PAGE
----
I have to admit I didn’t warm to Dona. She came across as spoiled and selfish, putting her children at risk for her own happiness. Granted the story was set in a different era but she had chosen to marry her husband, on a whim almost, and so had to live with her decision. Her actions with The Frenchman, were also taken on a whim, a form of entertainment initially, that led to more.

However I did like The Frenchman. Open in his actions, he came across as charming, erudite and determined. The character of William was also a joy to read and I loved the interactions between him and Dona. I even liked Harry, Dona’s husband. Yes he was a drunk and enjoyed his role as man of leisure a little too much, but he loved Dona and was genuinely trying to make her happy.

Frenchman’s Creek is perhaps not what I had expected from Daphne Du Maurier, but this was based on my little knowledge of her work. If you are looking for a tall adventure, with swash-buckling action and a dash of romance then Frenchman’s Creek may be for you.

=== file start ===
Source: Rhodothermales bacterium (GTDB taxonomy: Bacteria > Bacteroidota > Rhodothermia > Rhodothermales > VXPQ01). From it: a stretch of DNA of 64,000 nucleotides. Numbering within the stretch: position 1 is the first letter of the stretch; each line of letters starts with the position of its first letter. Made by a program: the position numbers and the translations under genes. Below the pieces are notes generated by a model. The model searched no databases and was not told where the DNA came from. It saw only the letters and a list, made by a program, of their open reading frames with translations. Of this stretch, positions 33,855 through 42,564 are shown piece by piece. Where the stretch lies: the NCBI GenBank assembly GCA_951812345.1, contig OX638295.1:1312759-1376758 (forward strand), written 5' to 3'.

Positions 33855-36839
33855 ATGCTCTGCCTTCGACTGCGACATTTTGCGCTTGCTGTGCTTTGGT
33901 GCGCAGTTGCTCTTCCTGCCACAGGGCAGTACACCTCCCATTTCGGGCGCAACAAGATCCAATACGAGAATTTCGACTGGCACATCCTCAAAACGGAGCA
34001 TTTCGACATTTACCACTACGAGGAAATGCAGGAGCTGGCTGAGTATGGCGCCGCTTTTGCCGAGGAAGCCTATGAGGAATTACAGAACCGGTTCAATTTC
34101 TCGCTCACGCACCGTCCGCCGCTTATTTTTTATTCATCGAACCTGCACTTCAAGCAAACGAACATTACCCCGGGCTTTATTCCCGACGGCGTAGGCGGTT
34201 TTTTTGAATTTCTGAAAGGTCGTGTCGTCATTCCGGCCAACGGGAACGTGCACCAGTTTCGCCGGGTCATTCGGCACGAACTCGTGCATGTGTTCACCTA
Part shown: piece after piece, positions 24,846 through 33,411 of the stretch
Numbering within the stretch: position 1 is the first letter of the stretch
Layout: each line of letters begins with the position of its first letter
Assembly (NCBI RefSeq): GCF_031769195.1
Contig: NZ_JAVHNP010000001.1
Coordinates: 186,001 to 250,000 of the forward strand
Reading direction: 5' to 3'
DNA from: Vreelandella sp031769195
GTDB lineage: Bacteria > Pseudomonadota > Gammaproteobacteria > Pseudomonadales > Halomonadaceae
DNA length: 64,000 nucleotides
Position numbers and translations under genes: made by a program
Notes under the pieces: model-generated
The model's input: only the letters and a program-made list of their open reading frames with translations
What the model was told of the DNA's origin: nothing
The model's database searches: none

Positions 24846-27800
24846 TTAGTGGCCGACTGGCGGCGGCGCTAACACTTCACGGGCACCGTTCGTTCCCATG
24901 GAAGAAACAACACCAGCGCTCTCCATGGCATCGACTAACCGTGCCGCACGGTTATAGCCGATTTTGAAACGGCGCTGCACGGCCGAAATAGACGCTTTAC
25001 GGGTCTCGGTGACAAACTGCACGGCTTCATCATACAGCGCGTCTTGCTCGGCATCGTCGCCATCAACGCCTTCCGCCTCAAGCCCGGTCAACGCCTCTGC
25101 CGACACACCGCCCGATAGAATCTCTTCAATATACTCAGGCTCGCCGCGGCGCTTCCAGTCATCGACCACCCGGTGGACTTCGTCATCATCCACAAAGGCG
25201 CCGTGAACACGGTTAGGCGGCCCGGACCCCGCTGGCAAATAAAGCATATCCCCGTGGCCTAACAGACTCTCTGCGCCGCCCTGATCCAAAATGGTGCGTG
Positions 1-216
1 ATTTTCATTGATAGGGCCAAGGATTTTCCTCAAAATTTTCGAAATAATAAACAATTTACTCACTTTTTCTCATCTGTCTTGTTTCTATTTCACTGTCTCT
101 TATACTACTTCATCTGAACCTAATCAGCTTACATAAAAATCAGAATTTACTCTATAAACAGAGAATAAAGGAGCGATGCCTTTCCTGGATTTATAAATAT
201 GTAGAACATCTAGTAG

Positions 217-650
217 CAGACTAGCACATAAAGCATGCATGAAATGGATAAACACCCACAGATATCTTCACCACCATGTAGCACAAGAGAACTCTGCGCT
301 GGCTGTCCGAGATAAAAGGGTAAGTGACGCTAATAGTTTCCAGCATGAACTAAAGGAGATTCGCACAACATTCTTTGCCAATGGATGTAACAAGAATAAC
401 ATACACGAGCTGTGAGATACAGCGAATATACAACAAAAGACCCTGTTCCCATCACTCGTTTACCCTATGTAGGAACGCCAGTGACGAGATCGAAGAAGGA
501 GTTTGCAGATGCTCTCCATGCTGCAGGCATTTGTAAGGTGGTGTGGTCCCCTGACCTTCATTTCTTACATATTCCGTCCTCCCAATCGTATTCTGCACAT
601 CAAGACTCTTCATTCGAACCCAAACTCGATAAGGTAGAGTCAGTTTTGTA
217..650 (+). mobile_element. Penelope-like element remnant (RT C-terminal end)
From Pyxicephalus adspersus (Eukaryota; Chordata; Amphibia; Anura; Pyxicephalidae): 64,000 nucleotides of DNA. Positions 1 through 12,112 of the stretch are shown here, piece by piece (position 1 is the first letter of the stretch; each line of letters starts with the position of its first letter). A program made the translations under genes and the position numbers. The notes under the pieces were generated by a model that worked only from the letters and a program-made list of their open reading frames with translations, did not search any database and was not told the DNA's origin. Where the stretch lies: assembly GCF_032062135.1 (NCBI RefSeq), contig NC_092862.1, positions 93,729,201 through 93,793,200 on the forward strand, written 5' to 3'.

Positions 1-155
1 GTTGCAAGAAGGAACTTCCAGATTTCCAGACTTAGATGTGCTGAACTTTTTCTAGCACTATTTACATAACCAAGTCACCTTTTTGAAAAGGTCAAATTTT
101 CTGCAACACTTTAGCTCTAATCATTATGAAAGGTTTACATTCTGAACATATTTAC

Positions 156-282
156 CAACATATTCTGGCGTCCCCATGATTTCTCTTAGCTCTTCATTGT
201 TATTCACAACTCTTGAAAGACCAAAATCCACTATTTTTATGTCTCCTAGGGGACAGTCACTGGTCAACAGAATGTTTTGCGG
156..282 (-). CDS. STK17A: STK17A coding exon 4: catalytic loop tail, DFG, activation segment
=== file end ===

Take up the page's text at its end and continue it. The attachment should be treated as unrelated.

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The Quality of Silence by Rosamund Lupton – Review

Published by Little, Brown

Publication date – 2 July 2015

Source – review copy

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“On 24th November Yasmin and her deaf daughter Ruby arrive in Alaska.

Within hours they are driving alone across a frozen wilderness

Where nothing grows

Where no one lives

Where tears freeze

And night will last for another fifty-four days.

They are looking for Ruby’s father.

Travelling deeper into a silent land.

They still cannot find him.

And someone is watching them in the dark.”

4 of 5 stars

I received a copy of this book from the publishers and this is my honest opinion of the book.